Former Physician David Flick Convicted in Extensive Drug Trafficking Conspiracy

Press Release

The Office of State Attorney Glenn Hess announces that on January 24, 2017, a Jackson county jury found former physician, David Flick, guilty of two counts of conspiracy to traffic in oxycodone, one count of conspiracy to traffic in hydrocodone, and six counts of principal to obtaining a controlled substance by fraud.  The case was the result of an extensive investigation by Drug Enforcement Administration (DEA) investigators and agents and task force officers from the Florida Department of Law Enforcement.

During two days of witness testimony, Assistant State Attorney Laura Parish proved to jurors that David Flick had committed these crimes through the testimony of eleven witnesses and the introduction of 138 exhibits.  Evidence was presented showing that David Flick had written over 1,000 prescriptions for controlled substances, amounting to a total of 49,896 pills, from his residence during a nine month period spanning February to November of 2015.  Witness testimony showed that during this period David Flick had written prescriptions, generally without any examination, in exchange most often for cash, but at other times as part of an agreement that the person recruit other “patients” to come to him to also receive prescriptions in exchange for cash.
Expert testimony from Dr. Reuben Hoch revealed that a review of the medical files of David Flick showed that the doctor was “grossly inadequate” in both his record keeping and in the practice of pain management.  Dr. Hoch detailed many troubling details regarding the review of the files and stated that David Flick had been regularly prescribing patients a prescription combination of opioids and benzodiazepines, a potentially lethal cocktail of substances, that could have led to the patient’s death if taken as prescribed.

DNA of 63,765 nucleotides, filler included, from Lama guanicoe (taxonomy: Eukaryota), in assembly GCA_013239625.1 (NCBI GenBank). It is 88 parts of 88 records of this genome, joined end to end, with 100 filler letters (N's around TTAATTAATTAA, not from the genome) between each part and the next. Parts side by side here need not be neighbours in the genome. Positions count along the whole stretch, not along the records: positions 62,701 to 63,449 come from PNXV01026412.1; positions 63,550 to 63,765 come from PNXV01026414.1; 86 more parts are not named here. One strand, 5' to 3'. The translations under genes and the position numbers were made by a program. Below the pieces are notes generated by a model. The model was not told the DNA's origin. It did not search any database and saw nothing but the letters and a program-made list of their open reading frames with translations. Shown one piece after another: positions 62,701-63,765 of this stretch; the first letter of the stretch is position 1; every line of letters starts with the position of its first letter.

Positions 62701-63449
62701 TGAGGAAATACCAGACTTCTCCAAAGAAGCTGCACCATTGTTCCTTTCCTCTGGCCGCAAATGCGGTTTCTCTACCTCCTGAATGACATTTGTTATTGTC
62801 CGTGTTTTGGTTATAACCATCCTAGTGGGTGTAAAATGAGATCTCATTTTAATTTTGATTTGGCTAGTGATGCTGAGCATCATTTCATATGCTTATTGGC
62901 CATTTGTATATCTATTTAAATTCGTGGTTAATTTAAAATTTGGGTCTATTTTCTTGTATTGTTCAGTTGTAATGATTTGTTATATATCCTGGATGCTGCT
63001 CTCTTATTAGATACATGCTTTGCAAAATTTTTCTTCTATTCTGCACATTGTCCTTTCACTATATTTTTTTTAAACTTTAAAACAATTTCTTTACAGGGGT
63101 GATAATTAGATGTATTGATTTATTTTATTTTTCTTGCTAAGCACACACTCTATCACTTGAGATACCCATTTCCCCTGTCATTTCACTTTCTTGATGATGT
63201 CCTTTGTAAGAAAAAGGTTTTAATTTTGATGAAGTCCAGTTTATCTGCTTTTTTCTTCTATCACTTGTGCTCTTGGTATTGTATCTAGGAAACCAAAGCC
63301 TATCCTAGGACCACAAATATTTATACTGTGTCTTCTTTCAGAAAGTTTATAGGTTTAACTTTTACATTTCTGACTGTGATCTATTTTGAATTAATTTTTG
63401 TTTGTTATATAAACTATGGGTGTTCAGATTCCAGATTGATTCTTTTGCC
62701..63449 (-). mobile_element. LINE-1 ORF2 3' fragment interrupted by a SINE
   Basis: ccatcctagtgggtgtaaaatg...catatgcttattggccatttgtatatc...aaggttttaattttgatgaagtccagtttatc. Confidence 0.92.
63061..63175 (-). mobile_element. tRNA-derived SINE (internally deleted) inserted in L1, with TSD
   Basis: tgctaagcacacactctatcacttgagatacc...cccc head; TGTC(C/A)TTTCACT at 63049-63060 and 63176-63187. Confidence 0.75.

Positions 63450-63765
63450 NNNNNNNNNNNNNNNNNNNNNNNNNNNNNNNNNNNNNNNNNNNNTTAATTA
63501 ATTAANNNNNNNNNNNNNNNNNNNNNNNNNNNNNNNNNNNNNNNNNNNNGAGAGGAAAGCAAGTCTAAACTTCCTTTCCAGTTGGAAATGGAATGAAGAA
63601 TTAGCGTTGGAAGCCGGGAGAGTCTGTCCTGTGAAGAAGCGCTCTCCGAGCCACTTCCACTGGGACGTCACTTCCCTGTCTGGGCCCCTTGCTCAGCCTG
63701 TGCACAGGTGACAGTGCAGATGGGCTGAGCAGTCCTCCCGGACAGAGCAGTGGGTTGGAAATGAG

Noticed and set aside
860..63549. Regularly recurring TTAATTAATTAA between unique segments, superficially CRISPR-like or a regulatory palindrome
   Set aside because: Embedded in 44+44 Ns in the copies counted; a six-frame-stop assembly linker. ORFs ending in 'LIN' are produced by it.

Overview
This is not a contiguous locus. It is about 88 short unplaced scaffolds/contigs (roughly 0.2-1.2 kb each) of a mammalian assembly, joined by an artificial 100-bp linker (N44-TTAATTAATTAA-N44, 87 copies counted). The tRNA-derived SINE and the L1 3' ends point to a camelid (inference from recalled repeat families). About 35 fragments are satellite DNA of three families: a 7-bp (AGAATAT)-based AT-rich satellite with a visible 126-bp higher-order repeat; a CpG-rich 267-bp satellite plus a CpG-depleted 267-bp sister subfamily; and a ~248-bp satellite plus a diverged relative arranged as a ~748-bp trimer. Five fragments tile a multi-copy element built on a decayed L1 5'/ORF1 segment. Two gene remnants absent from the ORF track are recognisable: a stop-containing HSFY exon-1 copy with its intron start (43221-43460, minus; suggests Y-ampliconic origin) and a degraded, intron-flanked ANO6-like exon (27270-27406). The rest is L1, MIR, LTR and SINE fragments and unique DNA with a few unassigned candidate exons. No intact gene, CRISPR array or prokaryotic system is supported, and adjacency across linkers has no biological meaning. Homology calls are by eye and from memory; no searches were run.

Further testimony showed that David Flick required patients to give his live-in girlfriend a portion of the controlled substances once the prescriptions he wrote were filled as part of what was described as a “kickback” program.  The two and eventually others actively recruited individuals, predominantly opioid addicts from the Bay County area, to travel to his Marianna residence to pay $175-$300 in exchange for receiving prescriptions for a variety of substances to include Hydrocodone, Oxycodone, Xanax, Valium, Ativan, Ambien, Subutex, and Methadone.  Other co-conspirators were encouraged by David Flick to take half of the pills once the controlled substance prescription was filled in exchange for the introduction to the doctor or in exchange for the ride to his residence in Marianna from Bay County.

Evidence also showed that David Flick had at times traded prescriptions for illegal substances, such as crack cocaine, and had watched patients snort the Oxycodone he was prescribing them and had knowledge that others were using the controlled substances intravenously.

Multiple former patients testified that their opioid addictions were much worse after having seen David Flick and receiving prescriptions from him.  One stated, “it was the easiest thing I ever did,” but went on to say the patient’s opioid addiction, which began in 1996, was worse than it had ever been after engaging with David Flick in 2015.  Another described the process as being easy access to controlled substances and a way to receive a prescription for a quantity of 90 Oxycodone tablets in exchange for $200 instead of the $40-$60 a pill they had been paying buying drugs “off the street” in Bay County and surrounding areas.  Further testimony showed that David Flick had knowledge that some of his “patients” were selling the prescriptions once filled, however, he continued to write prescriptions to that person knowing that the pills were being sold on the street.

At the conclusion of the three day trial the jury took a little over an hour to return a verdict of guilty as charged on all counts.  Judge Christopher Patterson set sentencing for February 13, 2018, at 9 AM.

For additional information, contact Chief Assistant State Attorney Larry Basford.